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11 Eur. Procurement & Pub. Private Partnership L. Rev. 194 (2016)
The Application of the Principle of Proportionality to Modifications of Public Contracts

handle is hein.journals/epppl2016 and id is 231 raw text is: 



194  | The Application  of the Principle of Proportionality to Modifications of Public Contracts


The Application of the Principle of

Proportionality to Modifications of Public

Contracts

        Piotr Bogdanowicz*

        The  rules regarding  modifications  of public contracts  were added   to EU public procurement
        law  in 2014 in order to clarify the conditions  set forth by the relevant case  law of the Court
        of Justice of the European   Union. However,   the provisions  that were ultimately  adopted   are
        not quite  black and  white  as one might   think. One  of the grey areas  might  be the applica-
        tion of the principle of proportionality  to modifications   of public contracts. New   directives
        mention   proportionality  as a principle  of procurement.   This article presents  a view  that
        contracting  authorities shall act in a proportionate  manner   also after the procurement   de-
        cision has  been made,   i.e. when a contract has  already  been  awarded.


1. Introduction


Proportionality, first explained by Aristotle, is now a
world-wide   principle of law found  in  common law,
civil law and international law (including EU law).1 In
principle, it requires that the action undertaken be nec-
essary, appropriate (adequate) and  proportionate  sen-
su stricto.2 Some authors believe that it is the most im-
portant general principle of EU economic  law because
in the absence of a detailed system of EU  administra-
tive law  it judges measures  by  the relationship  be-
tween  the objective pursued  and  the methods  used.'
Indeed, it constitutes a key element in the justification
of restrictions of freedoms of the internal market, of



    Piotr Bogdanowicz, Ph. D., is an assistant professor (adiunkt) at
    the Faculty of Law and Administration, Warsaw University.
    DOL: 10.21552/epppl/2016/3/8
1   E Engle, 'The General Principle of Proportionality and Aristotle'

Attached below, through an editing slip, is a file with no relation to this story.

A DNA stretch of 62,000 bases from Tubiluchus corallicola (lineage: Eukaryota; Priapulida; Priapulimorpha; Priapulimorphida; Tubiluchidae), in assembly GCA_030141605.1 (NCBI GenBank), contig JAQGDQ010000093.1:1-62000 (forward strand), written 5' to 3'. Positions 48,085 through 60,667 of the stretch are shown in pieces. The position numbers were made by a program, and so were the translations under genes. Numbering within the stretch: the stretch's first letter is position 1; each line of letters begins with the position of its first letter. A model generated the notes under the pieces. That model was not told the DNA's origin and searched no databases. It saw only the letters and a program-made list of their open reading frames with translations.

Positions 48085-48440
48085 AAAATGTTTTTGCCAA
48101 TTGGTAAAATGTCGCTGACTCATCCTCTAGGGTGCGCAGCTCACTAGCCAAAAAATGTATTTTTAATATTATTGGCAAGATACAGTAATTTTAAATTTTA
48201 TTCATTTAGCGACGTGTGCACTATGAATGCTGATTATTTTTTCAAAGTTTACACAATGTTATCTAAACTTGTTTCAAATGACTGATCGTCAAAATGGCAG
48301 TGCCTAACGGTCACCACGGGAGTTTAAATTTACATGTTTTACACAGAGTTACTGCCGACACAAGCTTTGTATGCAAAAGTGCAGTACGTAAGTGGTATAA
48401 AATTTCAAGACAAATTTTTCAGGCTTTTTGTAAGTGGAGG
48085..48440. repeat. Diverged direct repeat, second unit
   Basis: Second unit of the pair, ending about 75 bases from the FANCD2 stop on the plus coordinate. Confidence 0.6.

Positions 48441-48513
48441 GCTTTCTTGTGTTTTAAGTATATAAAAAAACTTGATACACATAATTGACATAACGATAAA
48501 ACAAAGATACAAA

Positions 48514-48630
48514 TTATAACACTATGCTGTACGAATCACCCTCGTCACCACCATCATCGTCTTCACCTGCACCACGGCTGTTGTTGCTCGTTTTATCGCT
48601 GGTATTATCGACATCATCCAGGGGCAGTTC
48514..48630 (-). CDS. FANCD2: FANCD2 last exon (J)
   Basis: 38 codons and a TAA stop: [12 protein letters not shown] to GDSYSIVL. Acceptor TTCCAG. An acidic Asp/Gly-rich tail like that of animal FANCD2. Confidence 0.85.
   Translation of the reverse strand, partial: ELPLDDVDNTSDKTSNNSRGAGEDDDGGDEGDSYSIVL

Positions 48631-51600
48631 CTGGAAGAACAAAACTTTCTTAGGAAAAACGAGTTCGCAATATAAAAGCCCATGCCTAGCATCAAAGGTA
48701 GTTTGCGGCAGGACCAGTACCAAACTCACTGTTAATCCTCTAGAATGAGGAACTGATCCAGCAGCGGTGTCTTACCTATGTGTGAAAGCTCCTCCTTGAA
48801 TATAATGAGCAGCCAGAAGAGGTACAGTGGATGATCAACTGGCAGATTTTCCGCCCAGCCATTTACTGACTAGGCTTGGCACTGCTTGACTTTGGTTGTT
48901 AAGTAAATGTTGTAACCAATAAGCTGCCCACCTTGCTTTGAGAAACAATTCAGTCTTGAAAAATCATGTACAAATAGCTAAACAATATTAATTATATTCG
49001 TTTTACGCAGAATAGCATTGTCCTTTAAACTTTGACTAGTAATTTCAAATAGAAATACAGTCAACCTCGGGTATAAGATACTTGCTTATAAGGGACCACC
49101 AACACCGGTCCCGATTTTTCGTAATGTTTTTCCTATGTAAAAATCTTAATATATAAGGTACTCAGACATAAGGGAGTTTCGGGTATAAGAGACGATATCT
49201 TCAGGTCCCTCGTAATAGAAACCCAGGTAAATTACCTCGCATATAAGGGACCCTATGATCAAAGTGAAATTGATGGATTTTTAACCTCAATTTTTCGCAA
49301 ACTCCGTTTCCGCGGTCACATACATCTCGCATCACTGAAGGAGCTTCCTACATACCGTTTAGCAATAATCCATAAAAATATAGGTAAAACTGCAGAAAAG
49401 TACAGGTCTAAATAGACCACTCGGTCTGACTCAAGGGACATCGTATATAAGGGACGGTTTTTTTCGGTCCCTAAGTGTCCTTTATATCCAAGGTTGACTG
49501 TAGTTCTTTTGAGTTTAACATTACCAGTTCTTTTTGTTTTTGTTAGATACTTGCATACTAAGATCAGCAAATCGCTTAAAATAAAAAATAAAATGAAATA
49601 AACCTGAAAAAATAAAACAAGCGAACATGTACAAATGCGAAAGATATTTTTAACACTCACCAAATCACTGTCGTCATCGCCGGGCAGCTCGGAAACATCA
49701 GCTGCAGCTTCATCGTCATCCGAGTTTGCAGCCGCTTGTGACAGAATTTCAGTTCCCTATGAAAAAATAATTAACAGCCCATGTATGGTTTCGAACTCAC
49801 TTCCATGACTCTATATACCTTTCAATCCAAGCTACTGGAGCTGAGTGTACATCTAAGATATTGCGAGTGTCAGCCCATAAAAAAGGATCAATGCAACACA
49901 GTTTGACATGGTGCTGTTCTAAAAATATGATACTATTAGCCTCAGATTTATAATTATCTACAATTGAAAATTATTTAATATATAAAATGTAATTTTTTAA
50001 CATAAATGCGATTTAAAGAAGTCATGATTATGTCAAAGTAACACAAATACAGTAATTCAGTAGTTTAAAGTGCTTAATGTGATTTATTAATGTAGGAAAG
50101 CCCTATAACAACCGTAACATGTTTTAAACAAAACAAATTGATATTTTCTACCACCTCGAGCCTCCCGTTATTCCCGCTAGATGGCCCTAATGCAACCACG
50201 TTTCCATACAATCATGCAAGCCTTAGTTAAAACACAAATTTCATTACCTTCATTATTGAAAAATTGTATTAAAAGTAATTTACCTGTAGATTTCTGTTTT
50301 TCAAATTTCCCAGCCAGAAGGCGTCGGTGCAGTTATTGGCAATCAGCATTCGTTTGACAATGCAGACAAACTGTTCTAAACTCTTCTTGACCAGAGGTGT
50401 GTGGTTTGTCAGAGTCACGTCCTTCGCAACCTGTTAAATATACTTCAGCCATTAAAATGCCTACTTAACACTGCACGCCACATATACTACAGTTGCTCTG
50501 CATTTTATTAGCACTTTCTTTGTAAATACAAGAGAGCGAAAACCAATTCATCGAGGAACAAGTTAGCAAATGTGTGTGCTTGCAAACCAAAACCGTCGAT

in L Huppes-Cluysenaer, NMMS Coelho, Aristotle and The Phi-
    losophy of Law: Theory, Practice and Justice, Dordrecht 2013,
    266.
2   However, as far as EU law is concerned, such three-step conven-
    tional test is rarely used by the Court of Justice of the European
    Union (Court) and the European Commission (Commission). Both
    institutions usually refer to necessity and appropriateness. See T
    van Danwitz, 'Thoughts on Proportionality and Coherence in the
    Jurisprudence of the Court of Justice' in P Cardonnel, A Rosas and
    N Wahl, Constitutionalising the EU Judicial System: Essays in
    Honour of Pernilla Lindh, Oxford 2012, 372-373. The author
    rightly points out that the case-law of the Court is 'quite irritating
    in this respect, at least as it goes with judgments in which mea-
    sures of secondary legislation are subject to review under the
    principle of proportionality. Anticipating further considerations
    the same applies to EU public procurement law. For instance, in
    cases concerning exclusion grounds the Court often stops at


which   public procurement is undoubtedly a part.
Thus, the proportionality  principle is also considered
one  of the core principles of EU public procurement
law.4 The Commission points out that   contracting  au-
thorities from  Member   States have  to comply   with
the proportionality  whenever   they  conclude  public
contracts falling within the scope of that Treaty.5
   It is also submitted that the principle  of propor
tionality is the translation in legal parlance  of the
cost-benefit  analysis  and  thus may   be  called the
principle of economic   efficiency  in EU law.6 In the
context  of  public  procurement it is particularly
noteworthy   as in their recitals the new  public pro-
curement directives7 (New      Directives)  introduce,



    reviewing 'necessity only. See the judgments described in Sec-
    tion 11 below.
3   W Sauter, 'Proportionality in EU law: a balancing act', (2013) 15
    Cambridge Yearbook of European Legal Studies, 439-440 and
    authors cited thereby.
4   JM Hebdy and J Meesters, 'The Proportionality Principle in the
    Dutch Public Procurement Act', (2014) 4 European Procurement
    & Public-Private Partnership Law Review, 266.
5   See Interpretative Communication on the Community law applic-
    able to contract awards not or not fully subject to the provisions
    of the public procurement directives. OJ 2006 C 179/2.
6   A Portuese, 'The Case for a Principled Approach to Law and
    Economics: Efficiency Analysis and General Principles of EU Law'
    in K. Mathis (ed.), Law and Economics in Europe: Foundations
    and Applications, Dordrecht 2014, 297.
7   See Directive 2014/24/EC on public procurement (OJ 2014 L
    94/65) (Directive 2014/24/EU) and Directive 2014/25/EC on
    procurement by entities operating in the water, energy, transport
    and postal services sectors (OJ 2014 L 94/243) (Directive
    2014/25/EU).


EPPPL  3|2016

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